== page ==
Straightening Out the West Coast Main Line
Created on: November 19, 2018
Updated on: November 19, 2018
If you want to learn about why the WCML is at full capacity right now, one needs to go back to the beginning and learn about how the WCML came in to being.
The WCML was built in the 1800’s and the core section is between London Euston and Glasgow Central and its nearly 400 miles in length.
When the line was being built back then as it left London and it was going through what was then rural Middlesex. As the engineers left Wembley they started to approach Harrow and the engineers at the time asked the landowners in the local area whether they wanted the line to go through their area.
Harrow or should I say Harrow School objected to this and the line was routed through nearby Wealdstone and this area grew exponentially after the railway arrived at the expense of Harrow.
One of the major problems with the line was the objections from landowners. Remember that this was before compulsory purchases had been invented by local authorities.
This meant that the line had to bend and go around pockets of land. A prime example of this is the part that protrudes in to a cutting at Carpenders Park and the line rises up to Bushey station before swinging across Oxhey in to North East Watford as a means to avoid the steep escarpment of the Bushey, Barnet & Stanmore ridge that goes across the area.
The WCML splits in to two branches at Northampton and at Rugby and one of the major reasons why it splits at Northampton was because Northampton sits on a plateau. The WCML had to not only contend with objective landowners it also had to deal with the geology of England.
The railway company had to think of ingenious ways to climb the steep escarpment where Northampton sits in. Once it arrived there they had to think about how to swing the line over to the Watford Gap area.
At Rugby, the line splits in to two and one of the then goes directly to Birmingham and the Black country whilst the other goes via the more direct route to the North West.
Both lines re-join just before Stafford and then there are various branches that go to Manchester via Stoke on Trent or Crewe. There is a branch to Liverpool via Runcorn. Further up the line there are branches to Blackpool, Blackburn and a branch to the picturesque Settle – Carlisle line.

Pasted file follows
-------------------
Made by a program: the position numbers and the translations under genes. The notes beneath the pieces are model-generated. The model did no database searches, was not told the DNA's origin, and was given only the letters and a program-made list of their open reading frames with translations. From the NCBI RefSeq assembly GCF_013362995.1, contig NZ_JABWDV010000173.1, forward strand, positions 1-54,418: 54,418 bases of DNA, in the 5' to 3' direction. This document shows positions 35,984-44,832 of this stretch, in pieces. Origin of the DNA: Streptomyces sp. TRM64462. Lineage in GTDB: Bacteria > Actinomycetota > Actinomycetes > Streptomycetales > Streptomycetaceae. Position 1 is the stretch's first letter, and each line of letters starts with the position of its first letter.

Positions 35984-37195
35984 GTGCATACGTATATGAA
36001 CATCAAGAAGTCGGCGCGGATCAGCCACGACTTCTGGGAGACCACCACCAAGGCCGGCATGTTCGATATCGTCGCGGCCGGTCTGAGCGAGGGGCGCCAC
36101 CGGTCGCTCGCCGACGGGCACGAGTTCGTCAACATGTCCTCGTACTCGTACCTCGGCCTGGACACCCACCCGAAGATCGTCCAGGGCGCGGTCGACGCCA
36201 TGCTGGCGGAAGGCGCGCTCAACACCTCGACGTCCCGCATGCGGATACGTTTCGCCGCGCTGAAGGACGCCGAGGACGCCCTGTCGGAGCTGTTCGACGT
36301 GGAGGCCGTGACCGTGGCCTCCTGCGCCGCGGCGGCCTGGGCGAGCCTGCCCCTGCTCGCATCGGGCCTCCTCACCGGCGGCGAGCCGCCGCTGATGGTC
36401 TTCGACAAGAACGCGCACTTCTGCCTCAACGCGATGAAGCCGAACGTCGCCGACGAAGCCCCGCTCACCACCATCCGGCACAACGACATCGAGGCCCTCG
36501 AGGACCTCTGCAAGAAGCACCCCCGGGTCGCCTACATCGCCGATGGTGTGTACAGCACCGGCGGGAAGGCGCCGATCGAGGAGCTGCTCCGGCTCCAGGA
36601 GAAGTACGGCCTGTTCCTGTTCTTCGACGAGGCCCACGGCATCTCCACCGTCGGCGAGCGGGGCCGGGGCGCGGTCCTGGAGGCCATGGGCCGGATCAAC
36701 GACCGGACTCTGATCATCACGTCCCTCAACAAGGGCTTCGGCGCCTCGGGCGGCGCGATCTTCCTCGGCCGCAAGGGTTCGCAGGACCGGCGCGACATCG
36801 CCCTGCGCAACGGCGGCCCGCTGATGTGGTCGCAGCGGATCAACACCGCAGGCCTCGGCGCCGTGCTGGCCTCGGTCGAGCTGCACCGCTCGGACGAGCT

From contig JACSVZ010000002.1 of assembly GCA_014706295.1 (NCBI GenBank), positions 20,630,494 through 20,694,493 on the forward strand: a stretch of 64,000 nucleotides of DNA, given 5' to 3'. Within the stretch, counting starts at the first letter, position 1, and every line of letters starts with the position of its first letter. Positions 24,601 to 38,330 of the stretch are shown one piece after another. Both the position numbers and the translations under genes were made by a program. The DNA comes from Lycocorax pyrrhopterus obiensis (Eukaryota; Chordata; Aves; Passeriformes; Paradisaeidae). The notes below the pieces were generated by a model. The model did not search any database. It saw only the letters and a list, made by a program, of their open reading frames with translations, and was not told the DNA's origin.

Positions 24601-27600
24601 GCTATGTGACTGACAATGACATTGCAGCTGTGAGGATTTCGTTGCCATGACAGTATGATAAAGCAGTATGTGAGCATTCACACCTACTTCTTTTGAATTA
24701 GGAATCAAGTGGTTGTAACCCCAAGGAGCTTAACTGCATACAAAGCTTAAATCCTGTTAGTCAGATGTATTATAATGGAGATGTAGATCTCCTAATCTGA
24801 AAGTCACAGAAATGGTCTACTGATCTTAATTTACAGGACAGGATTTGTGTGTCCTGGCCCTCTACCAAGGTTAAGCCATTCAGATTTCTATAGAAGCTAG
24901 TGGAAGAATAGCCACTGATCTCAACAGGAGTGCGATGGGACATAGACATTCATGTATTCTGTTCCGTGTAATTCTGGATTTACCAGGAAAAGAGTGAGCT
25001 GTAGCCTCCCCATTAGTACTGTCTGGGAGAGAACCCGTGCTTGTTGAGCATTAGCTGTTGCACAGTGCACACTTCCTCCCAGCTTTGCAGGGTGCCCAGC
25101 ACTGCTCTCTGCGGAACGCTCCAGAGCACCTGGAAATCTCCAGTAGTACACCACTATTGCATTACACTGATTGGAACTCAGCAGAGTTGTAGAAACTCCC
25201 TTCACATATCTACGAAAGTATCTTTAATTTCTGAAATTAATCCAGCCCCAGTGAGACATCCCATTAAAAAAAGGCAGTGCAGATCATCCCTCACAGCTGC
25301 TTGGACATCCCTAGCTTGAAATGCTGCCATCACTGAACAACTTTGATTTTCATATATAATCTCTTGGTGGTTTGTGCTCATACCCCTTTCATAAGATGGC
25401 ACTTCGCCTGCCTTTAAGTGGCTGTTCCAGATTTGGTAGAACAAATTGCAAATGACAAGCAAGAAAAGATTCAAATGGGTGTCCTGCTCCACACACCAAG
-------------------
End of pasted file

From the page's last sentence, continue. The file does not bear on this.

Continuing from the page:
Why do branches exist?
There is one thing about railway branches that some people may not know about. Lines that have branches have limited capacity to turn around trains. Railway companies that built the railways back in the day found a cost-effective way of serving alternative destinations without putting in the investment in additional infrastructure and this is the primary reason why we have them.
The trouble is that when the population grows this places an additional bottleneck or burden on the infrastructure because you can only push through a certain number of trains down any particular railway line.
However, in the Manchester area there were two competing companies that had their branches going to Manchester city centre. There was the WCML and the MML.
The MML branch started at Manchester Central station and passed through the south-eastern suburbs of Manchester before burrowing underneath the Pennines passing through Glossop, Bakewell & Hadfield. Bakewell is famous for its Bakewell tarts and it is surrounded by the High Peak National Park. The line converged with the Nottingham and Sheffield lines at a triangle surrounding one of the large power stations and the line then goes to London via Eastern England.
Sadly, Dr Beeching closed this branch during the 1960’s and the excuse that was made was the fact that it wasn’t making huge sums of money. One of the sad aspects of this is that the line that travels through Hadfield is currently disused and there are a number of tunnels that are currently disused.
It is very sad to see that the MML infrastructure has fallen in to disuse and it also helps to emphasis the fact that you should “Never put all your eggs in one basket “.
One of the lessons learnt from this is that if Dr Beeching had thought about the long-term implications of closing down a main line then we wouldn’t be spending billions of pounds on HS2 in order to shave off minutes on our time it takes to get to Manchester by train. And we would have electrified the Cinderella Midland Main line at a fraction of the cost.
This would mean that we would have a pot of money to spend on a myriad of projects that are sorely needed across the railways in the UK.
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